Nicaragua’s Ortega insists his departure would be 'path to anarchy': exclusiveComments
Nicaragua's president Daniel Ortega was defiant in an interview with Euronews, insisting he is the only leader who can save the country from being taken over by drug traffickers.
The controversial president told Euronews's Oscar Valero:
He will not allow elections until they are due in 2021 to avoid creating a precedent
That the death toll from protests against his rule has been exaggerated
That polls showing the strength of the opposition is misleading and a "good portion" of the country supports him
That gangs of masked men accused of violence against civilians are in fact volunteer police
Major cities and towns of Nicaragua have been in the grip of violent protests since a violent crackdown on demonstrations against pension reform in April.
Ortega says the death toll is 195 people, while the Nicaraguan Center for Human Rights put it at 400.
The US and the opposition are both demanding elections but Ortega is adamant he will remain for his full mandate.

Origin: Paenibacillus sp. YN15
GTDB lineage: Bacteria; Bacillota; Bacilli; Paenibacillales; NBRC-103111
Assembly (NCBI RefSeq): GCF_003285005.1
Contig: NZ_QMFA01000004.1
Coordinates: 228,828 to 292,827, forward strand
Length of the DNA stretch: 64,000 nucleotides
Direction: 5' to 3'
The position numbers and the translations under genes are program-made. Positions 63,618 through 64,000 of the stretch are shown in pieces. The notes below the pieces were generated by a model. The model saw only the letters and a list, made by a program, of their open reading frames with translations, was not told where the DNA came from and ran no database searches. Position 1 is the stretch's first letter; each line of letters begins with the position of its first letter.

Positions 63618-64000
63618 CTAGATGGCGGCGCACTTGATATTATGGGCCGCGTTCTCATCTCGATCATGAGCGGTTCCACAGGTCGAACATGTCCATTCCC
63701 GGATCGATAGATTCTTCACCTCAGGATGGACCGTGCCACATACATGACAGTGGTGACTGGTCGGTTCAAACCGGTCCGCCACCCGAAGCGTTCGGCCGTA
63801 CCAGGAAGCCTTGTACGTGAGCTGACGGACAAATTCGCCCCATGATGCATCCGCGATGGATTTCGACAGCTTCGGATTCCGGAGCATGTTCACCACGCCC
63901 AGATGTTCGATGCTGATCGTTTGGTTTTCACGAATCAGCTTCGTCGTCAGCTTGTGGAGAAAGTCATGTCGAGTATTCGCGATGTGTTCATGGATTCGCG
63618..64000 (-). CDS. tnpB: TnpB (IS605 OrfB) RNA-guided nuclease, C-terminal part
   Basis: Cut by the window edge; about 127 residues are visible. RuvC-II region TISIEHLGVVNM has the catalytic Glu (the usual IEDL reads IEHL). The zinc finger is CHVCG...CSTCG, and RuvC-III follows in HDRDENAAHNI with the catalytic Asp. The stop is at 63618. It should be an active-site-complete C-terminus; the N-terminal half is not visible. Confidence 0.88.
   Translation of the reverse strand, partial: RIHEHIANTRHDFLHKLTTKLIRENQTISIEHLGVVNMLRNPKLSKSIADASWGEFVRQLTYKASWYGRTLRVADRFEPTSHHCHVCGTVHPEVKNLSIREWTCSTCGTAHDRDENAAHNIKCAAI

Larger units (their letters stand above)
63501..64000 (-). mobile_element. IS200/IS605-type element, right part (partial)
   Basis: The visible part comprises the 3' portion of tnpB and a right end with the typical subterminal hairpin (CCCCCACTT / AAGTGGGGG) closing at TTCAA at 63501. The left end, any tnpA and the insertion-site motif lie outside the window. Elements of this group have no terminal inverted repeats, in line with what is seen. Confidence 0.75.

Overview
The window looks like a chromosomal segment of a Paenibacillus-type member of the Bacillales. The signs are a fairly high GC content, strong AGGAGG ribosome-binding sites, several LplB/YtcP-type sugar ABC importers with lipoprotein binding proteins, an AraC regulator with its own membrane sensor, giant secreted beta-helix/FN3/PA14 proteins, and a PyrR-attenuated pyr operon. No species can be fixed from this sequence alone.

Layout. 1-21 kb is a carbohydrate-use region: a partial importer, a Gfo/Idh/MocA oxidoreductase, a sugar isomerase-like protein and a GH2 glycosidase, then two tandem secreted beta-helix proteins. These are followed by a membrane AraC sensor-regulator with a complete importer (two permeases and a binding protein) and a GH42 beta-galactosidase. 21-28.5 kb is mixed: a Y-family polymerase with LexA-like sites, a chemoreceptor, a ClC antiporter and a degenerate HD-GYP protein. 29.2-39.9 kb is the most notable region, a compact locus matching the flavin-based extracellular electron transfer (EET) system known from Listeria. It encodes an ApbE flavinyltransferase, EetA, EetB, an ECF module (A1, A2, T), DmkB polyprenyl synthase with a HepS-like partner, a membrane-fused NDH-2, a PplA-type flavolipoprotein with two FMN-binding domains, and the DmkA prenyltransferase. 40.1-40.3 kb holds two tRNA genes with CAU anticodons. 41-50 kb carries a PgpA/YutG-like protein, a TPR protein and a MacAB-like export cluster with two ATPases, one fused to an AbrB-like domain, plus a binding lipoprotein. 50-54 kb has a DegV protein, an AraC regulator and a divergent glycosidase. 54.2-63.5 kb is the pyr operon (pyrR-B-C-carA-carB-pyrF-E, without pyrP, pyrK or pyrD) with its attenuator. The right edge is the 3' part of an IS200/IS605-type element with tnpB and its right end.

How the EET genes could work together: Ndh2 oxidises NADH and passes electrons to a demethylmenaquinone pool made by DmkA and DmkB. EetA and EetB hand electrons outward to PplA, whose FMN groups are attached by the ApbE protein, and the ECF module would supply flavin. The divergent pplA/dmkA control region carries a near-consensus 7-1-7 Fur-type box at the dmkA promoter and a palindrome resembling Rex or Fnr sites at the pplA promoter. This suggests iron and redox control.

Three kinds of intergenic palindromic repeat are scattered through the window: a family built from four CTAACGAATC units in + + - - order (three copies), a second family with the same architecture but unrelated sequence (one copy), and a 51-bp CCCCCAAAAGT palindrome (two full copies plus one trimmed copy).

Asked whether he would consider snap elections he said:
"No, no. The opposition has told me, they have even told me that I have to leave now, they have shouted at me that on April 19. I think it would be a very serious precedent for the good of the country. If another government arrives then the [Sandinista National Liberation] Front would have the right to stop the country and ask the government to leave the following day. We would be setting a precedent.... it would be a country in anarchy."
"To follow that path is to open the door to anarchy in the country. A broken Nicaragua would be taken over by drug trafficking," he added.
He also said that responsibility for the current situation rested with Washington:
"The truth is that we are facing a powerful enemy that intervened militarily in Nicaragua, which is the United States…"
- You can read an explainer on the crisis, here.